Tuesday, August 04, 2009
"The door to the past is a strange door. It swings open and things pass through it, but they pass in one direction only. No man can return across that threshold, though he can look down still and see the green light waver in the water weeds."
- Loren Eiseley, "The Snout," The Immense Journey
Before Watson and Crick, but first in my affections!
Loren Eiseley, Lewis Thomas, Konrad Lorenz, Robert Ardrey, - these are the authors I was reading in the late Sixties and early Seventies at the time I went back to school to indulge in all the Philosophy courses I could manage.
Loren Eiseley seems passe now, as far as the library is concerned at any rate. He was still searching for the Secret to Life when he wrote about the endless mysteries in his own experiences, and meditating on the long past.
An anthropologist, an imaginative naturalist and a master of prose and poetry, Loren Eiseley fired my imagination and my searching soul.
"When the human mind exists in the
light of reason and no more than reason,
we may say with absolute certainty
that Man and all that made him
will be in that instant gone."
From his Biographical Notes.....
"Loren Corey Eiseley was born on September 3, 1907, in Lincoln, Nebraska. Eiseley learned much from his parents, both of whom were descendants of pioneers. From his mother, Daisy Corey, an amateur artist, he gained an immense appreciation for the beauty of natural structures and creatures. From his father, Clyde Edwin Eiseley, once an itinerant Shakespearean actor, he acquired the sensitivity and expression of a poet. In addition, the Plains environment in which he spent his childhood stimulated his interest in anthropology with its salt flats, ponds, and the mammoth bones and fossil collections of the University of Nebraska museum.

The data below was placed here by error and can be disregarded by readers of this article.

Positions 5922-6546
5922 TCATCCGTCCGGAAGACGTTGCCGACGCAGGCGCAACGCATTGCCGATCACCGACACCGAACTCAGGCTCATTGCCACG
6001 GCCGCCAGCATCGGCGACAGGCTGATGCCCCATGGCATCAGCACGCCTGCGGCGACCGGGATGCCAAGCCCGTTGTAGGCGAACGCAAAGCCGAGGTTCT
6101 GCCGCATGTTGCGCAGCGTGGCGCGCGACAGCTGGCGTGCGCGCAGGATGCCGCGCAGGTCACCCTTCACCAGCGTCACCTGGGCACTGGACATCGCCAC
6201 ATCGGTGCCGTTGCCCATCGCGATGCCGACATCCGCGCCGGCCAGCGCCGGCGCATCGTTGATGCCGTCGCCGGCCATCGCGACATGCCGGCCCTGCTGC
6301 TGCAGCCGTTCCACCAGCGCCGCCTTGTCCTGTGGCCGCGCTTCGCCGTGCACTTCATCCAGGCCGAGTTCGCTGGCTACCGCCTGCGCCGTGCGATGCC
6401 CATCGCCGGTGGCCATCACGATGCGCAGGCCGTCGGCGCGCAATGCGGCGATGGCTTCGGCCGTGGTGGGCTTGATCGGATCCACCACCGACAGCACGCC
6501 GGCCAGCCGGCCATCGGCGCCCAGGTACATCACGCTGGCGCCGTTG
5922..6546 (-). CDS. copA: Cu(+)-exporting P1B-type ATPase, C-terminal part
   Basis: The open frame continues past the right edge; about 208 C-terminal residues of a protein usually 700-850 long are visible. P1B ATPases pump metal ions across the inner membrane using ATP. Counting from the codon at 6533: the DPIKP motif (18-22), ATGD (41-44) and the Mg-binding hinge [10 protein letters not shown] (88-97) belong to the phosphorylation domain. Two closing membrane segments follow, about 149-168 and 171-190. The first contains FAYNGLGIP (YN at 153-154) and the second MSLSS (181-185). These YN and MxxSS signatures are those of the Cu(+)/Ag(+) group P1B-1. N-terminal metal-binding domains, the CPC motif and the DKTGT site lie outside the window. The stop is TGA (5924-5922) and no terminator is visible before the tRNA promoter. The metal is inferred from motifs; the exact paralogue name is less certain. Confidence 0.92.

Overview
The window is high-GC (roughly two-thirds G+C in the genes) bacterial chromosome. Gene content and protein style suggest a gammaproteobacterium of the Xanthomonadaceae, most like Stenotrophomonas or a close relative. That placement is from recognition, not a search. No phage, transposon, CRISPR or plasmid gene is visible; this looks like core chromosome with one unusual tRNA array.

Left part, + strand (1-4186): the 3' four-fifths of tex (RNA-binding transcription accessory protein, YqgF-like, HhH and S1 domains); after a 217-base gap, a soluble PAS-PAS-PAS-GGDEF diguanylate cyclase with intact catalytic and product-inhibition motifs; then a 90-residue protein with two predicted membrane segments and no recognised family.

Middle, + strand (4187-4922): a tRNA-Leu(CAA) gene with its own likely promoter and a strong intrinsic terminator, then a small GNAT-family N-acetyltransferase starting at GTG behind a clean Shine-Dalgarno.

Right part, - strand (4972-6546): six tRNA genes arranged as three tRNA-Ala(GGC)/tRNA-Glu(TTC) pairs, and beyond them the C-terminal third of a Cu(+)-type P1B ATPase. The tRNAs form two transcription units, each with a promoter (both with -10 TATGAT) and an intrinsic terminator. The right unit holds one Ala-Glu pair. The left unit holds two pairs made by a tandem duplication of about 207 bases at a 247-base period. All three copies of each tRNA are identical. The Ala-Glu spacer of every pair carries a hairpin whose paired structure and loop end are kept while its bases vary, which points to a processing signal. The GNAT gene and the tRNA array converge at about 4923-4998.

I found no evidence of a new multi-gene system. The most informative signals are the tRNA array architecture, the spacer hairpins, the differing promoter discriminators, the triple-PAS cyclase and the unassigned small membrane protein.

The difficulties of the Depression led Eiseley from work in a chicken hatchery and sporadic attendance at the University of Nebraska to the life of a drifter and rail-rider, to fossil hunting and an academic career in science..... Loren Eiseley died on July 9, 1977"
Eiseley described himself as 'the fox that sits at the edge of the woods'.....
He was admired by W.H. Auden, described as a modern day Thoreau, and yet the discoveries of recent times have dimmed his light.
Only his "Immense Journey" sits on my shelves these days, - I have passed on to family all his other books, hoping to share with them his wisdom and philosophy.
But as I run my hand along the shelves, looking for something to read, invariably I pause at Loren Eiseley, and if I don't slide the book from the shelf I make a mental note to come back soon and read the wonderful natural philosophy he writes with such eloquence.
At the same time I was reading Eiseley 'The Life of a Cell" by Lewis Thomas was not far from my hands.
One of his quotes....
"The cloning of humans is on most of the lists of things to worry about from Science, along with behaviour control, genetic engineering, transplanted heads, computer poetry and the unrestrained growth of plastic flowers."